The morning keynote was given by Leonie Tanczer of UCL on the implications of IoT on victims/survivors of gender-based domestic violence and abuse. The talk illustrated the risks that use of IoT can present in this area. IoT vendors concentrate on how to make their products work well to do the job they are designed for, but should they be extending that to look at how the product could be used? An interesting talk which I feel sure IoT-SF will likely pick up on during the coming year. You can read more on this at UCL’s Gender and IoT page.
An interesting panel discussion on Policy and Regulation touched on such areas as:
- The new draft of the European Security Standard EN 303 645 “Cyber Security for Consumer Internet of Things” which is currently at the start of its approval procedure. You can read more about that at the ETSI work programme
- That the many standards within the IoT security space were felt to be harmonising and defragmenting.
- That if you are relying on consumers for security, then you have already failed! You need to follow sensible guidelines, such as those offered by the IoT-SF to try and avoid this.
- Starting the security discussions in the consumer IoT area is not counter productive as it is one of the harder areas and much of the same equipment is also used in enterprise areas.
- We currently have a large security debt, with lots of legacy equipment out there which will not be replaced for some time!
- A discussion on the trustworthiness of telecommunications manufacturers, especially in the mobile domain. The consensus seeming to be that our most prudent approach may be to trust but also verify.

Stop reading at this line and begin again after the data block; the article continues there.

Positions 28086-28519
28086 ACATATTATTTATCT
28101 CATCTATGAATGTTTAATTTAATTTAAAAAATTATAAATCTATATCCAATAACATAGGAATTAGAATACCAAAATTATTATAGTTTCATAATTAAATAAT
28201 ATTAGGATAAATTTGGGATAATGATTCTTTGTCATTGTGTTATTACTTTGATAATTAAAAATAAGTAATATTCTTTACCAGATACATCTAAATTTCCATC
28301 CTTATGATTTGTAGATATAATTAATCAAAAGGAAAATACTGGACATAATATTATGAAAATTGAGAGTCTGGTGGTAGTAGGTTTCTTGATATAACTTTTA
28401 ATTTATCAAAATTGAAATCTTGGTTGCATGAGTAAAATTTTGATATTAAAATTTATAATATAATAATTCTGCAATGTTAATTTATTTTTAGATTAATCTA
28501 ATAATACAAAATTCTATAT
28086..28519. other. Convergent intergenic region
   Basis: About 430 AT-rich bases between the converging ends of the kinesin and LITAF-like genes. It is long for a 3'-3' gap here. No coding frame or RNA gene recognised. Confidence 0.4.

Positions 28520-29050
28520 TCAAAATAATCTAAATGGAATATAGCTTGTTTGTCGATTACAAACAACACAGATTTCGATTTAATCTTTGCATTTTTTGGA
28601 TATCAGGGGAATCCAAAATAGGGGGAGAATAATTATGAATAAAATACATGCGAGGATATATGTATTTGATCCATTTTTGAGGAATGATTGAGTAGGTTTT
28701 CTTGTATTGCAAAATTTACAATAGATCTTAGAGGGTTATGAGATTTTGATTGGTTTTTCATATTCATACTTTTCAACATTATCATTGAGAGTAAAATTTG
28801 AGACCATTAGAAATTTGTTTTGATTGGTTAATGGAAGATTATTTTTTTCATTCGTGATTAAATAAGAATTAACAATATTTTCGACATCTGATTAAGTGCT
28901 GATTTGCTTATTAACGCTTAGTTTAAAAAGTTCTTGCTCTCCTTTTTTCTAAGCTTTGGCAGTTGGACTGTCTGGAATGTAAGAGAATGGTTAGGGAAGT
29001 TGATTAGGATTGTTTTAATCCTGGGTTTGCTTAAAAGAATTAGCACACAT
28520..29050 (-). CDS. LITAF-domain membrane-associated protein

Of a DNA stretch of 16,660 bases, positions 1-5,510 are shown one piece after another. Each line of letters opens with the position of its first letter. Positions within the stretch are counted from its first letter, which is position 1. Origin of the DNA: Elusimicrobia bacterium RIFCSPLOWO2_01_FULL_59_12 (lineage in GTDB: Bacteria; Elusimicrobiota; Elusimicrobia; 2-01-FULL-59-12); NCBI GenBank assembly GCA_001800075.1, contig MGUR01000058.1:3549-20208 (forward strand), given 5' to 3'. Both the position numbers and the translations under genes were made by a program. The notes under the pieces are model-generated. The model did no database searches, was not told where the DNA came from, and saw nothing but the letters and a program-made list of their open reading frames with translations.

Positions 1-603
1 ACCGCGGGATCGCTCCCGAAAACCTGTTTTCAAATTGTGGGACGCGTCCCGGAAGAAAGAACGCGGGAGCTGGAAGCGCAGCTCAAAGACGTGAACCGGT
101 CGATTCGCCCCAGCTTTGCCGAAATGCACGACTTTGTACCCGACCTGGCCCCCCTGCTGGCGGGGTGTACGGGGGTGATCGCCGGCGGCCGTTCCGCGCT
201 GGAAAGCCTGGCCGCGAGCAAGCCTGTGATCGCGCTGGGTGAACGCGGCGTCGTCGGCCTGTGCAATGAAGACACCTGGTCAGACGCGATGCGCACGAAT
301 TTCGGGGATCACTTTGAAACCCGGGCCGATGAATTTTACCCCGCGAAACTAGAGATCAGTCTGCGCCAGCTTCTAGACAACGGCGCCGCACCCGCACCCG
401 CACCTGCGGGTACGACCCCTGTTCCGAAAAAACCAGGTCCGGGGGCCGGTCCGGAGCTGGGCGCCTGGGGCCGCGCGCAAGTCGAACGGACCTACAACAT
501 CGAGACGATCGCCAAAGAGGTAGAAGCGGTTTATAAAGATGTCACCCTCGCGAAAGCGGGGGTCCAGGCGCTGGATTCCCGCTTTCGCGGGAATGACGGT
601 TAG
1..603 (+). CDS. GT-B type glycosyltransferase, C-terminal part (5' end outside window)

That last topic also linked well with the excellent closing keynote given by Matt Wyckhouse of Finite State on “The truth about cybersecurity in the IoT era”. He talked about why we still have so many attacks against known vulnerabilities and default passwords in IoT when these things are so much less likely in the IT space. Our summary being that there are more users in IT whilst there is more equipment in IoT, the networks tend to be different, supply chains more complex and a lack of verification tools and policies breaks the normal security feedback loop. Most interestingly Matt gave a glimpse into the work Finite State did analysing many versions of Huawei’s device firmware. You can read more on this on their website and if you are interested follow that up by reading the UK governments annual report from the Huawei Cyber Security Evaluation Centre (HCSEC) Oversight Board, mentioned in the morning’s discussions.
The three tracks of talks during the day touched on many areas. Keep an eye on the IoT-SF website for the videos of the day becoming available, or if you can’t wait you could always watch some of the talks from the 2018 conference here.